The Scarlet Letter, is one of the first and finest "psychological
gothics." The book contains very little dramatic action and mainly deals
with the narrator's descriptions of his characters' thoughts, feelings and relationships.
This narrator also breaks other literary ground by not slipping into the background
and letting the storyline flow. He constantly interrupts the plot, speculates
on motives, offers his opinions, and suggests alternative views. Sometimes he
even takes part in the interactions, as when, in the first chapter, he plucks
a rose from a bush outside the town prison and offers it to you, the reader.
Furthermore, he claims to be guiding the story through its many macabre twists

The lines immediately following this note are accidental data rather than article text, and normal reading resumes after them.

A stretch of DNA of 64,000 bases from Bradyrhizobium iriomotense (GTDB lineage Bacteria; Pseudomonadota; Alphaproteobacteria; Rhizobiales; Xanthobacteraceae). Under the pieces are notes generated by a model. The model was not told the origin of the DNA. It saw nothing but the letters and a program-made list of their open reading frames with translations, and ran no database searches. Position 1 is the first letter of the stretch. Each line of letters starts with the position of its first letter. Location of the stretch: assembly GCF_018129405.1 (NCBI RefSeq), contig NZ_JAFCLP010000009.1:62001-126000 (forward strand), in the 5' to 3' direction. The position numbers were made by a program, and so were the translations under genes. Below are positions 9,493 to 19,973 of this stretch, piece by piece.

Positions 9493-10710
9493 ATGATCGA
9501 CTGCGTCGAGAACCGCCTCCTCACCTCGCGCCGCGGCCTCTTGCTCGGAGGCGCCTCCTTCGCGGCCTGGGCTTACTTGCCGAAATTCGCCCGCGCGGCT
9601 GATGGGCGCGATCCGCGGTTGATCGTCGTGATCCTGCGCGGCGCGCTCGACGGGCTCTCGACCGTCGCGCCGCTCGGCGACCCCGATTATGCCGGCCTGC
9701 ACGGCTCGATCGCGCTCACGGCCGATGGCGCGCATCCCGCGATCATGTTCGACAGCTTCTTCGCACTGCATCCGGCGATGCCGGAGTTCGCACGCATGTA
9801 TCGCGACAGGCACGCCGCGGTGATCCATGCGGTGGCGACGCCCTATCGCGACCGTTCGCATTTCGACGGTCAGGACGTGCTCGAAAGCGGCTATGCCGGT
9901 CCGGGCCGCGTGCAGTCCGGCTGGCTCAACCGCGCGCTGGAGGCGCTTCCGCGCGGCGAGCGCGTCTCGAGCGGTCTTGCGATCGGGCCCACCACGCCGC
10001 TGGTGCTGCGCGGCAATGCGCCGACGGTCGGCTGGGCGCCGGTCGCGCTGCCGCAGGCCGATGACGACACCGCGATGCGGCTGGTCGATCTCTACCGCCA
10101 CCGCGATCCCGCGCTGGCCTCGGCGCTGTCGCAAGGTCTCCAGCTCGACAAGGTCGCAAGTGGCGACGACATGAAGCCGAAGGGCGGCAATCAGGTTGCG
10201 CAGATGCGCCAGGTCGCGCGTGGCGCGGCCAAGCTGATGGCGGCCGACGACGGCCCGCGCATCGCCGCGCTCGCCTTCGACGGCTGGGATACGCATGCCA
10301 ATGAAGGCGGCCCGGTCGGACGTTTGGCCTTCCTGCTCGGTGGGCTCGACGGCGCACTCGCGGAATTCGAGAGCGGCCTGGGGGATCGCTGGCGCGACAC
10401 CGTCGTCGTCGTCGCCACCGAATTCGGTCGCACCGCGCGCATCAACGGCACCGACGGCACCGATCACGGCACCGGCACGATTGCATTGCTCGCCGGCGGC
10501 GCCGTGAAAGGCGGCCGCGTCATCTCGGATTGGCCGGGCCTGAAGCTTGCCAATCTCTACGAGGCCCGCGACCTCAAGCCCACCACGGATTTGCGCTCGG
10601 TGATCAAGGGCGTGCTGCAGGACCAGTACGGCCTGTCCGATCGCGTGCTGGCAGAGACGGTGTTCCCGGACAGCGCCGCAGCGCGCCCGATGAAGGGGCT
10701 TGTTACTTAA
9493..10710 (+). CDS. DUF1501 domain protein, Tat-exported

based on various sources (manuscripts, gossip, rumors and legends) that may
or may not be reliable. The reader is often left to choose one or another version
of the tale, or to reject them all.
Hester Prynne is one of the great heroines of literature. Though Hawthorne
never condones her crime, he is, as described in Harry Levin's introduction,
"concerned to show that fundamental morality is not so much a series of
rigorous laws to be enforced by a meddling community as it is an insight to
be attained through continuous exertion on the part of the individual conscience."
An ambiguous blend of sin and virtue, pride and humility, severity and gentleness,
justice and mercy, the novel's true message may lie in what Hawthorne describes
as its true genre: The Scarlet Letter, says its author, is not so much
a novel as a romance," filled with details that disclose the "truth
of the human heart."